A little bough is lopped off a fruit-bearing tree, and cut into small pieces; these are distinguished by certain marks, and thrown carelessly and at random over a white garment. In public questions the priest of the particular state, in private the father of the family, invokes the gods, and, with his eyes towards heaven, takes up each piece three times, and finds in them a meaning according to the mark previously impressed on them.

Beyond trail markings and divination, there are tangential relationships to other folk practices. Echoes of corn dollies and “voodoo dolls” can be seen in the twanas (stick-men) of the Blair Witch franchise. Production Designer Ben Rock has stated that director Daniel Myrick had suggested something in line with  “voodoo dolls” appearing in the woods during the development of the film. As part of pre-production, Rock, largely working on props alone, realized he needed something more simplified in order to produce objects en masse.

While researching markings to use in the development of other scenes, Rock found his solution. On page 79 of Nigel Pennick’s Magical Alphabets, he discovered an illustration of what the author described as a “rune man”. The motif, found in timber frame construction, was a simple design of four linear elements.

 

Ben Rock holding his copy of Magical Alphabets.
Ben Rock holding his copy of “Magical Alphabets”.

 

Realizing he could quickly produce dozens of rune men by binding found sticks together with string; he demonstrated the process for the directors on camera:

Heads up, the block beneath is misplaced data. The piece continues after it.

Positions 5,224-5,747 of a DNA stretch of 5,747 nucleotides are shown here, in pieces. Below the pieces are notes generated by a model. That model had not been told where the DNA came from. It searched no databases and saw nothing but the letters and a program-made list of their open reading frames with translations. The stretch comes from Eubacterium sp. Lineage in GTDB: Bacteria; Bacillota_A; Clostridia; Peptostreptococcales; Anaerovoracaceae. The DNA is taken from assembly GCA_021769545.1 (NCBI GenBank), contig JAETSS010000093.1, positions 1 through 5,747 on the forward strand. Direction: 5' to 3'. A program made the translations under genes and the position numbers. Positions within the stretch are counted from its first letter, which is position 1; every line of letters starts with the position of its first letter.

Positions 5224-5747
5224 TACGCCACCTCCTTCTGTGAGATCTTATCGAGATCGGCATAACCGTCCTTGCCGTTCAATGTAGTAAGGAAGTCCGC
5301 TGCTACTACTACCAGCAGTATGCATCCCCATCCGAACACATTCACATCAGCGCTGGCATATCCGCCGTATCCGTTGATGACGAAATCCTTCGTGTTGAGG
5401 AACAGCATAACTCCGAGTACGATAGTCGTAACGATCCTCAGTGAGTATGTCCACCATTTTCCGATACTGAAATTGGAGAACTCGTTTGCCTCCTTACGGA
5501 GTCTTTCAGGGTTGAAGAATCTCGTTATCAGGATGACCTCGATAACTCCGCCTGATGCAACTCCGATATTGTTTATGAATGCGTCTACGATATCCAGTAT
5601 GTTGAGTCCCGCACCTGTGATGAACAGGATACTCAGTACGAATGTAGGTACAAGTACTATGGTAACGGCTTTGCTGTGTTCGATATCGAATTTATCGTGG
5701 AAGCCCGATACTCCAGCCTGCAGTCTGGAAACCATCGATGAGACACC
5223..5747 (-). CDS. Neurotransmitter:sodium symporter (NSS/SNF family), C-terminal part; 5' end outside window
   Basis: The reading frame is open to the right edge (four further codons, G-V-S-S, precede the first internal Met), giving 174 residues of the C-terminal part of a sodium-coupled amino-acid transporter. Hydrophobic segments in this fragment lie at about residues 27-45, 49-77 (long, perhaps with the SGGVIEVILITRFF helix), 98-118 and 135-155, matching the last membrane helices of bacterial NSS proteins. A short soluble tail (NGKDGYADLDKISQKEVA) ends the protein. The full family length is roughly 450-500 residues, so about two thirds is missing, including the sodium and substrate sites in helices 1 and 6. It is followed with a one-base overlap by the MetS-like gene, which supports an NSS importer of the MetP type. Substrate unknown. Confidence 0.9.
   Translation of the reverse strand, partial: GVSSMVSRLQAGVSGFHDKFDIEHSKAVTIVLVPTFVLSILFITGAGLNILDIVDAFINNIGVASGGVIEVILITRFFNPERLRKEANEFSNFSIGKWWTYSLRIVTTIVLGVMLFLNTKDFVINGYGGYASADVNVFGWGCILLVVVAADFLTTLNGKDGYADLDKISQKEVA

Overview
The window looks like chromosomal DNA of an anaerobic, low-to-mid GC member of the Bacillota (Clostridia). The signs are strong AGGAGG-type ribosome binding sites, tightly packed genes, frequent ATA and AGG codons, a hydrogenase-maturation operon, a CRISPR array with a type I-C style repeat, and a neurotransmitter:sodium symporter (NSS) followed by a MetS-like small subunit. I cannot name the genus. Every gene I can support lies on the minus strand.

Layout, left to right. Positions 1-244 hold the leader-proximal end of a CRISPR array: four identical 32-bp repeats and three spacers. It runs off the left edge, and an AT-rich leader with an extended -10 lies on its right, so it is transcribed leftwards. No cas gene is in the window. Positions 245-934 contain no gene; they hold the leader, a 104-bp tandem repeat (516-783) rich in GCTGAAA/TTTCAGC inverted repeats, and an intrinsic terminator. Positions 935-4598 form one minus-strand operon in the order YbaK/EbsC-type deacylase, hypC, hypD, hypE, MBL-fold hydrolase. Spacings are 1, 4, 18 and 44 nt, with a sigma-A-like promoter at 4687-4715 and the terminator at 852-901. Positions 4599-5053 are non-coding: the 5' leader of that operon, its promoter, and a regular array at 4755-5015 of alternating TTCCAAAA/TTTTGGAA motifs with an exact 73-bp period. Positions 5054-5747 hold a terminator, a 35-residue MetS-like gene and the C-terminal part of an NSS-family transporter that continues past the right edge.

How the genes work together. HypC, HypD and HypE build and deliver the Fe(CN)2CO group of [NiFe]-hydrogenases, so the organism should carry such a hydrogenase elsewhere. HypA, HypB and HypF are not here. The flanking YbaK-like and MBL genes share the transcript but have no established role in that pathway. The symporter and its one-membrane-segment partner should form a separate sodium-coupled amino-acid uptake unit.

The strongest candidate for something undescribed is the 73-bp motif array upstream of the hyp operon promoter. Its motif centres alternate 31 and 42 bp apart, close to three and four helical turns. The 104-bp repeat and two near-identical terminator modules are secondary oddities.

While it didn’t initially seem to elicit excitement from the crew, what would go on to be referred to as stick-men or twanas became the visual icon for the film’s mythology, carried across three feature-length films and related media projects.

 


Stay tuned for part two, where we’ll delve deeper into stick hexes through True Detective.

 

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The Author

Kirk Amaral Snow

Kirk Amaral Snow

Kirk is an artist and occasional writer with an interest in occult cinema, history, and dark folklore. He spent his younger years chasing bands and ghosts around the abandoned factories, basements, and woods of New England. Now based in the mid-Atlantic, Kirk still seeks out the wyrd edges of local culture.

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Jesse James
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Kelsey B Sosa

Mark Schlipper
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As someone who grew up around the Appalachian areas of MD,VA, and NC, I’d say – not a cinematic invention. IYou’d find them in particularly unwelcoming areas like abandoned / ruined structures where it had been clear there’d been squatters, or unused rail bridges we called “suicide bridges” because of the number of folks found hanging from them. Where they used as some sort of magical warding? I couldn’t say, I never met folks who made ’em, never wanted to.